The capital of India is often the first stop for foreigners visiting the country. Delhi, also known as New Delhi or New Delhi, is one of the most populous cities in the world, with 28 million inhabitants in its metropolitan area. Large, populous and diverse, there are plenty of places to visit in Delhi.
WHAT YOU NEED TO KNOW BEFORE YOU GO:
THE CULTURAL SHOCK
India is incredible, but the culture shock on arrival can be quite strong. The noise, the horns, the dirt, and spices can make the first few days tiring and shocking. Understand it’s normal and give yourself a few days to let it sink.
I have seen several people who do not like Delhi or Mumbai, and I’ve realized that quite often the reason is that these are the cities where they land for the first time, where the first impression and cultural shock in India hits. Both cities have very good things to offer, so keep that in mind before arriving in the country, and make sure to read our travel advice to India, which can make your trip easier.
FEES AND TIMINGS
Usually, in India, the fees of touristic attractions are not the same for locals and foreigners. Similarly, there is always a different queue for foreigners to buy entry tickets. So don’t get scared if you arrive at any attraction and the line seems huge! Just go to the next counter, which is usually empty. Some temples could be closed on Mondays, so it’s always a good idea to check timings and the best days to visit.
CULTURAL INFLUENCES IN DELHI
Delhi is a city heavily influenced by the Mughal Empire (or Mogol), which dominated the Indian subcontinent for more than 300 years, before the rule of the British Empire. The Mughal Empire is a poor translation of Mongol. Although the Mughal ethnicity came from the Turks, Barbur, the first Mughal emperor is a descendant of Genghis Khan. The Mughal culture is still reflected throughout the city today, in the sumptuous architecture of the monuments scattered around the city and on the signs in Urdu, a language similar to Hindi, but with the Persian alphabet, the official language of that era.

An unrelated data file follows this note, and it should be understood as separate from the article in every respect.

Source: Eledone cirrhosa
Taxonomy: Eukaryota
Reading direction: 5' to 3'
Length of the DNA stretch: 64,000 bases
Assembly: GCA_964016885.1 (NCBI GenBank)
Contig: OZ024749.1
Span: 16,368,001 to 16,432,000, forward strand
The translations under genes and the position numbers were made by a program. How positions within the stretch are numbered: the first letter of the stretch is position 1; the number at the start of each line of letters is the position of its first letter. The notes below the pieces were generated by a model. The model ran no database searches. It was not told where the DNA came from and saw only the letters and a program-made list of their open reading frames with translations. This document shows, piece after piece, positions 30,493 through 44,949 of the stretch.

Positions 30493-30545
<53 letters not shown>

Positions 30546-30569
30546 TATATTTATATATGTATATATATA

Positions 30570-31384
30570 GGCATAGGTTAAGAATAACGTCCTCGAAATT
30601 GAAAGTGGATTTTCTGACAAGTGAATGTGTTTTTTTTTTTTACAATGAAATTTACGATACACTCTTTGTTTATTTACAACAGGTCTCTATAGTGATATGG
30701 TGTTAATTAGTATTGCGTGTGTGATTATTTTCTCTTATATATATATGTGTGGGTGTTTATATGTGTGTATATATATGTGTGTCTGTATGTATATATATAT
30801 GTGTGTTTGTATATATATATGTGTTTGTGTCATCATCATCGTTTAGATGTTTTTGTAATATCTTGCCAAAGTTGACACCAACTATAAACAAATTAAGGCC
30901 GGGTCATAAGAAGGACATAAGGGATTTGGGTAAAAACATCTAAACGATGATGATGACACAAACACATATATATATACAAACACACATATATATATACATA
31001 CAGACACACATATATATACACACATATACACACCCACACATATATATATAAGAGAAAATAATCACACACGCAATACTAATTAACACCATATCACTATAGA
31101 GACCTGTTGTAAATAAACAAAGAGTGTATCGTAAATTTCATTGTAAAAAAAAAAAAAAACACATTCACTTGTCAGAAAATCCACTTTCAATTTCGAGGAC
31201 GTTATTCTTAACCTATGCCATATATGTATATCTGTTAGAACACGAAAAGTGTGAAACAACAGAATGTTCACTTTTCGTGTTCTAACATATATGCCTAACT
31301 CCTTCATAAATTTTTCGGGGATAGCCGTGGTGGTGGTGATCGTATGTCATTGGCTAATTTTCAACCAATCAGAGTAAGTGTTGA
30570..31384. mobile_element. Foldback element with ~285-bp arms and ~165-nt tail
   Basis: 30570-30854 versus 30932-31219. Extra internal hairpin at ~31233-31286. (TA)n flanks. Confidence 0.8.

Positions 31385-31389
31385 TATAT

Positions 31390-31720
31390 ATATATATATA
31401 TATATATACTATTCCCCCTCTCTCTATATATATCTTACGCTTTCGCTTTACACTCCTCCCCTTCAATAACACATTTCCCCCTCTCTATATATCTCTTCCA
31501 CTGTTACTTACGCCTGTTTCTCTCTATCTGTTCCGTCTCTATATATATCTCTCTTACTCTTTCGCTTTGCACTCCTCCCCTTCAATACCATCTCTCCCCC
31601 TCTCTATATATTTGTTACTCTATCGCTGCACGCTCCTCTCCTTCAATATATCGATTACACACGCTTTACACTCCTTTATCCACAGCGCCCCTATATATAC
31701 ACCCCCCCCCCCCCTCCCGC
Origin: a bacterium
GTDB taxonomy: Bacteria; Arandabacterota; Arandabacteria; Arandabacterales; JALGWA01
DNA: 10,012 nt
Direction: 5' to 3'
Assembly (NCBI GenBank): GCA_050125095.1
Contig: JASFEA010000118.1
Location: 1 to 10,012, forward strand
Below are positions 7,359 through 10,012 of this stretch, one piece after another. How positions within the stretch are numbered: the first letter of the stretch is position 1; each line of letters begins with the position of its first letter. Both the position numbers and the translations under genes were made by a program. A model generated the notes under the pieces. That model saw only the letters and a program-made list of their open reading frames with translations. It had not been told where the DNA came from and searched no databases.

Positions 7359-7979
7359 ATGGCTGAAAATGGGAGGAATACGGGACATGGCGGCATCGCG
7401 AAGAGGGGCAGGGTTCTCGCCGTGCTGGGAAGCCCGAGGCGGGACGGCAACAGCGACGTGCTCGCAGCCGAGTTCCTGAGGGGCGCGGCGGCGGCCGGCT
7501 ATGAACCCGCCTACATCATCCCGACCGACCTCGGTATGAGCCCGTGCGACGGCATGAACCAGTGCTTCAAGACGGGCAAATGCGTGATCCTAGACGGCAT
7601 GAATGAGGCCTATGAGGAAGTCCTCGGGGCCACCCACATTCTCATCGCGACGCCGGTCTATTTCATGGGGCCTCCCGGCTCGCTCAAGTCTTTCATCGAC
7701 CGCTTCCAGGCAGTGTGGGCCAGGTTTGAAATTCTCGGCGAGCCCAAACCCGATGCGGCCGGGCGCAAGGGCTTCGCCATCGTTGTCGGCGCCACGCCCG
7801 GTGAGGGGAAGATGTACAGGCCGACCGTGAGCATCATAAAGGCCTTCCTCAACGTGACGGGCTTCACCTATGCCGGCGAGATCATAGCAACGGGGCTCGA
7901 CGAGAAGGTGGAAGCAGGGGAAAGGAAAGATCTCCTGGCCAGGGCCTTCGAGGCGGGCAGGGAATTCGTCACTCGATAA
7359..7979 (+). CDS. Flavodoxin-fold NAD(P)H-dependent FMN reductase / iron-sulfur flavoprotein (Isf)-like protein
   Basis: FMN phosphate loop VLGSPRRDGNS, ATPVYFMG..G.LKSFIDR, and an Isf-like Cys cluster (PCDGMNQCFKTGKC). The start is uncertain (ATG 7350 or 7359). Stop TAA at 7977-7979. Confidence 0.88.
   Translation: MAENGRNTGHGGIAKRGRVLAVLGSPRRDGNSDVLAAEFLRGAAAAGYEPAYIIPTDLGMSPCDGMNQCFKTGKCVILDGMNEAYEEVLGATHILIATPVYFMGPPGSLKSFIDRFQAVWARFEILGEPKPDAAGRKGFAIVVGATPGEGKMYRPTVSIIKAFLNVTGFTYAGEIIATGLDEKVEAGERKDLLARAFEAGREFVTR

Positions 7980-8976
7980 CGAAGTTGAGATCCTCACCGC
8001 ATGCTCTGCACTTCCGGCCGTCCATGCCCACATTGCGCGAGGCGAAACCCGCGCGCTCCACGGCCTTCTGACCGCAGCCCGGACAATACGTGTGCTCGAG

During British rule, new architectural styles came. In Delhi, it is common to mention Old Delhi and New Delhi. The first is old Delhi, from the Mughal empire. The second is the part of the city built by the British, visible on the wide and tree-lined avenues present especially in the embassy region, in the centre of the city. So, many of the monuments in Delhi have Mughal architecture.
THE BEST PLACES TO VISIT IN DELHI
Humayun’s tomb is the oldest and largest mausoleum in Delhi. It is said that this tomb served as inspiration for the Taj Mahal. It was built in the 16th century and is considered a World Heritage Site by UNESCO.
AGRASEN KI BAOLI
One of our favorite types of architecture in India, baolis are ancient staircases used as water reservoirs to collect rainwater in the summer months. It is a common type of construction in northwest India, where the climate is arid and excessively hot and dry in the summer. The water made the area cooler, so it is common for the wells to be accompanied by staircases and amphitheaters where there were presentations and the population rested sitting on its vast steps. Admission is free and is located in central Delhi, close to Connaught Place.
The Akshardham Temple is a grand Hindu temple that opened in 2005. It is located away from the city center and other tourist monuments, but it is well worth the visit. Cell phones are not allowed in the temple. You need to store your belongings in lockers, and there are official photographers who take and reveal your photos on the spot.
The Lotus Temple opened in 1986 and is a Baha’i temple. Dedicated to the unity between religions and humanity, people of all religions are welcome in the temple, with beautiful architecture inspired by a lotus flower.
Part of the World Heritage Site by UNESCO, the Qutub Minar is the largest brick minaret in the world, at 72.5m high. Minarets are the towers of mosques, from which the 5 daily calls to prayer for Muslims are made. The Qutub Minar was built in 1193 and is located in the south of Delhi.
Known in Portuguese as the India Gate, it is a monument to soldiers killed in the First World War and the Third Anglo-Afghan War. It is in the central part of the city, on the way to Connaught Place.
A huge garden with beautiful Mugal-era monuments inside, including a three-domed mosque, the tomb of Sikandar Lodi and Shisha Gumbad, a tomb of the Lodhi Dynasty.
The Red Fort was built in the 17th century, and one of Delhi’s greatest architectural icons. Located in the region known as Old Delhi, it served as a residence for Mughal emperors.
OTHER COOL PLACES TO VISIT IN DELHI
LODHI ART DISTRICT
Outside Lodhi Gardens is the Lodhi Art District, a sequence of quiet, tree-lined streets lined with graffiti on the walls that reflect contemporary Indian street art.
Located in the downtown area, close to the Lodhi Art District, Khan Market is an open-air gallery filled with shops and restaurants. Traditional and modern designer shops, contemporary and well-decorated restaurants, pastry shops worthy of the magazine covers. Definitely worth the visit to discover cool and renowned Indian brands.
HAUS KHAZ VILLAGE
Another great place to discover Delhi’s bars, restaurants, and nightlife. A sequence of commercial establishments close to a large park, a stronghold of modern Indian youth.
A typical example of British influence in the country, this huge circle of Gregorian architecture is full of shops and restaurants of all kinds. In the centre is Central Park, with a huge Indian flag. It is a good idea to go to one of the terrace restaurants, such as Qba, and have a meal with a view of the park and the flag.
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